What is disruptive psychopharmacology and what does it have to do with MDMA and ketamine?

Can you use MDMA, psilocybin and ketamine to treat depression and mental illness?
 

By Dr Chandni Hindocha

A new era of medications for mental health dawns upon us! My first article for getthedose.com is about the area that I work in - Psychopharmacology.

 

We haven’t had new medications to treat mental health disorders in 50 years

The prevalence of mental health problems; depression, anxiety, PTSD, drug addictions, to name a few, is growing and we haven’t had any new medications to treat mental health disorders in over 50 years. The NHS spends £100m on private firms which help deal with the overspill of people with mental health problems needing hospital beds. The drugs we do have work on the same pathways, and there is a delayed response after one starts taking them.

Recreational drugs like MDMA, psilocybin and ketamine might be next in line for treatment of mental illness

Out of the ashes of persecution and prohibition soars the “new prescription psychiatric drugs for 2020: psilocybin, MDMA and (es)ketamine. These mind bending old chestnuts are on the rise again and may be the best we have”.

Recently, the US Food and Drug Administration approved the use of esketamine (basically ketamine) as a quick-acting antidepressant e.g. for people who are feeling very suicidal. They also gave MDMA and psilocybin “breakthrough therapy designation” so they think that these drugs have better outcomes than those currently available. These drugs could receive regulatory approval by 2021.

 

We would need a new mental health infrastructure to deal with such drugs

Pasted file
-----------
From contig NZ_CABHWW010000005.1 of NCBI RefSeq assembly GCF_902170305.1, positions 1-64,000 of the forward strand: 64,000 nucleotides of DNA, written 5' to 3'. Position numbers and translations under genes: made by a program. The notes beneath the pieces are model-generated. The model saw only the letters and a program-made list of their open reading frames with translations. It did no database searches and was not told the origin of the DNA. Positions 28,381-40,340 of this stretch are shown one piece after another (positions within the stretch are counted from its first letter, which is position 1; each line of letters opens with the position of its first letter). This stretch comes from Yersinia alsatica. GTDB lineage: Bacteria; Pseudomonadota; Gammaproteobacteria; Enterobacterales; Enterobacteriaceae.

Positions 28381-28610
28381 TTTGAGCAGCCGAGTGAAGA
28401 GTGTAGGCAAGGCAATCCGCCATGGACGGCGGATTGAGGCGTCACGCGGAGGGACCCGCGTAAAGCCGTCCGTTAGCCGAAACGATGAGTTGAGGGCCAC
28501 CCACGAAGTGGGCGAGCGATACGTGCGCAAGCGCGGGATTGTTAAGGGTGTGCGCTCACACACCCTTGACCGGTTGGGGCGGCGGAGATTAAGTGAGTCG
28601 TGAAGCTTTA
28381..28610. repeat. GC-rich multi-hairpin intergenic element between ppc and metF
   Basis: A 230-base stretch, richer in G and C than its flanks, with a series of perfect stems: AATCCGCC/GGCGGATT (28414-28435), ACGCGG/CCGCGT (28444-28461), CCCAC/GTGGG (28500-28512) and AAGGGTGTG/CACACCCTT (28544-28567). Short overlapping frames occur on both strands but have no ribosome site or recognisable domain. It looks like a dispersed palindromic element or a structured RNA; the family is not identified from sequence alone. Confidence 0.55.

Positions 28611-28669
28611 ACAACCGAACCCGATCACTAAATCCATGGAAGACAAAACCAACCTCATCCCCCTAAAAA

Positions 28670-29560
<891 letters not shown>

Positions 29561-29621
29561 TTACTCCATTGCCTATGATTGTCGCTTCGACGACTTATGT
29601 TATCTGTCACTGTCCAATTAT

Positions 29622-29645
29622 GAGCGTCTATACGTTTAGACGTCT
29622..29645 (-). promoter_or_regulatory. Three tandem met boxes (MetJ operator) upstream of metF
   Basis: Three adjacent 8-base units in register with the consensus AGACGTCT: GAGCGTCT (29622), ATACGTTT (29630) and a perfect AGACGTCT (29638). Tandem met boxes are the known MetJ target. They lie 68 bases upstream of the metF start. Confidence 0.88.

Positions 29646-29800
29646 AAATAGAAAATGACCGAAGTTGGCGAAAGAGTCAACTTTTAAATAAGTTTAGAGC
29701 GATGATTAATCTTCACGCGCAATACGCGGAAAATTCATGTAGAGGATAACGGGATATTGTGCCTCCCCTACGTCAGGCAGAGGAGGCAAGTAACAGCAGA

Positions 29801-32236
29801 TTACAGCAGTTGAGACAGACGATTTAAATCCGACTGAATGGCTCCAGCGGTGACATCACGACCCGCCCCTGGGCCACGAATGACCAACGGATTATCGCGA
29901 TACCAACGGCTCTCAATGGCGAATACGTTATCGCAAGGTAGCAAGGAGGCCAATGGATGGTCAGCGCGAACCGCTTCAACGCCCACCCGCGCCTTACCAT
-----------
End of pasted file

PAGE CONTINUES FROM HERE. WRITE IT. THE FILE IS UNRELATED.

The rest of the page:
Assistant Professor Boris Heifets (@TheBorisLab and Professor Robert Malenka (@StanfordPSY) argue that we will require a new mental health infrastructure to deal with the these potentially highly effective, but also highly psychoactive (consciousness altering), substances. So just as the NHS is struggling to provide prescription cannabis, it also the case that if these drugs are approved, doctors would have to deal with safety, choosing the right patents, potential issues about substance misuse and emergency psychiatric and medical issues.

These drugs, of course aren’t taken on their own, they are taken alongside lots of psychotherapeutic support. Gold standard psychological therapies are hard enough to access at the moment, incorporating psychedelic therapies could be a good way of reducing these long waiting lists.

How do the drugs work anyway?

Ketamine, MDMA, psilocybin and cannabis all act on different pathways in the brain but they all have the ability to alter consciousness – which with an appropriate therapeutic context can lead to an effect  that’s lasts far longer than after the drug have left the body. Heifets and Malenka argue that it’s about psychological transformation, and about having mystical experience reminiscent of those drugs found in ancient religious ceremonies like ayahuasca, peyote, and ibogaine.

From a neuroscience perspective, the question is what areas of the brain are working together to produce this effect? And what brain chemicals are being released to produce these effects? For example with LSD, similar to psilocybin, it has been discovered that the psychedelic effects in humans can be blocked by a drug that blocks the 5HT2a receptor (i.e. serotonin, so in the same family of receptors that antidepressants work on, but a different type of the receptor).

 

With psychoactive drugs, setting is key

The specifics of how these drugs work can’t be underestimated. “Setting” can’t be underestimated – just like with the recreational use of these drugs – if you’re in a bad place, you’re going to have a bad time. The therapy sessions are vital, the relationship with the therapy provider is key, as is the dose of the drug, the timing of the therapy around the drug sessions (usually 6 or 12 therapy sessions and 2/3 psychedelic sessions).

It’s so exciting to think that when we find out in the next 10 years exactly how these drugs work, we will be able to develop newer and better drugs that target these systems – the development of a new generation of disruptive psychopharmacology

As Heifets puts it;

“It is telling that the current wave of therapeutic innovation is based not on insights gained from studying established drugs, but rather on a disruptive new therapeutic approach involving compounds that have been known for quite some time in other contexts”

How do you feel about psychoactive drugs to treat mental illness?